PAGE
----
Batteries work by exchanging units of energy we call ions between their electrodes. When they hold full charge, all the ions (at least in theory) are on the positive electrode. When they are flat, all the ions are nominally on the negative one. For this to happen, an energy-consuming device must create a circuit between the terminals on the electrodes, although this is getting back to basics and a high level statement. When we recharge a flat battery we return the ions to where they were before.
A Lithium-Ion Battery, Getting Back to Basics Again
We stress that this is a very high-level summary to make it easier for our readers to follow the lithium battery research we publish. Lithium-ion batteries move lithium ions from the negative to the positive electrode during discharging. And in the opposite direction when charging again.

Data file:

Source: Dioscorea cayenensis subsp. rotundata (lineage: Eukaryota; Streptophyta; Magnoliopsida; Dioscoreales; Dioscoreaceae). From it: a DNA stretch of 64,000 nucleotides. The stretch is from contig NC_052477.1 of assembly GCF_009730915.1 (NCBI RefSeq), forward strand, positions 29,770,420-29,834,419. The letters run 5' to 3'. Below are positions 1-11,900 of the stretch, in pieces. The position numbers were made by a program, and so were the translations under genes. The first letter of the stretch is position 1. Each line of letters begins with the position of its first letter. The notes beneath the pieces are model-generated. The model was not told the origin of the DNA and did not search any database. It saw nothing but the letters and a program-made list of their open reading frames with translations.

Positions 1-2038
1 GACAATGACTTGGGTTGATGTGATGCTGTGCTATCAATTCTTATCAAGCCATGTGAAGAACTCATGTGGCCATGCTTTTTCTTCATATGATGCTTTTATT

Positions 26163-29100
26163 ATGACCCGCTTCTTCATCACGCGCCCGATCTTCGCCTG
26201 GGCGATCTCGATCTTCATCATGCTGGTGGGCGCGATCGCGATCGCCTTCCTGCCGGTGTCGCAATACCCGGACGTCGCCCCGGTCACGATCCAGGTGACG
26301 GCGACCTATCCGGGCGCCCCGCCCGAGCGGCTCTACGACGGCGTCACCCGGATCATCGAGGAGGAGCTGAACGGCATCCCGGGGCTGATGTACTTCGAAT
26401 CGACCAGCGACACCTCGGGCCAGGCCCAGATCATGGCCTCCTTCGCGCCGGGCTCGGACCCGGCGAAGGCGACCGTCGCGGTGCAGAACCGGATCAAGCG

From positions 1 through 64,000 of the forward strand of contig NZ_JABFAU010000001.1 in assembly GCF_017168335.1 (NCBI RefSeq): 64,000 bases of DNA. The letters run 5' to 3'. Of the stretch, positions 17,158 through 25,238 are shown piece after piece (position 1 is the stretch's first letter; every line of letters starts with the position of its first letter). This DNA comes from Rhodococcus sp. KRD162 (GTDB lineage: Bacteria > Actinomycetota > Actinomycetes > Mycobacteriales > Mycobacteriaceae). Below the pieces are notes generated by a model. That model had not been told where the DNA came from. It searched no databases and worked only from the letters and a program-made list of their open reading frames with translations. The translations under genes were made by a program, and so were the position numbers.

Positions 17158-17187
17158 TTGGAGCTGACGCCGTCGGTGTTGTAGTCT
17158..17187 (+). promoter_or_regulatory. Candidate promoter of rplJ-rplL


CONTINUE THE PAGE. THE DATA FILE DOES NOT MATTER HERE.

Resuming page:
Lithium is the lightest metal, and the lightest solid element. It is unstable in the presence of air, and catches fire easily in uncontrolled circumstances. Much lithium battery research is back to basics stuff. Scientists are still investigating ways to control its nuclear instability, while tapping its potential.
How Lithium Batteries Work at a High Level
Most lithium batteries use positive electrodes of compounded lithium-ion-phosphate. An electrolyte controls how the lithium ions move to the far side of the battery, and back again. The negative electrode is usually carbon graphite.
Lithium-ion batteries are the commonest storage devices for portable electronics, and are taking over the electric vehicle, and energy storage markets. However, chemistry, performance, cost and safety characteristics vary across the various lithium battery sectors. Lithium batteries also pose unique, unsolved safety hazards.
That said, lithium batteries’ greatest challenge is their core constituents are non-renewable. Moreover, they rely on cobalt to increase their density, which merchants may source from regions where child labor is still rife. It could be said that western governments are tolerating this, on behalf of a better life for their own citizens.
Preview Image: Comparison of Three Lithium-Ion Batteries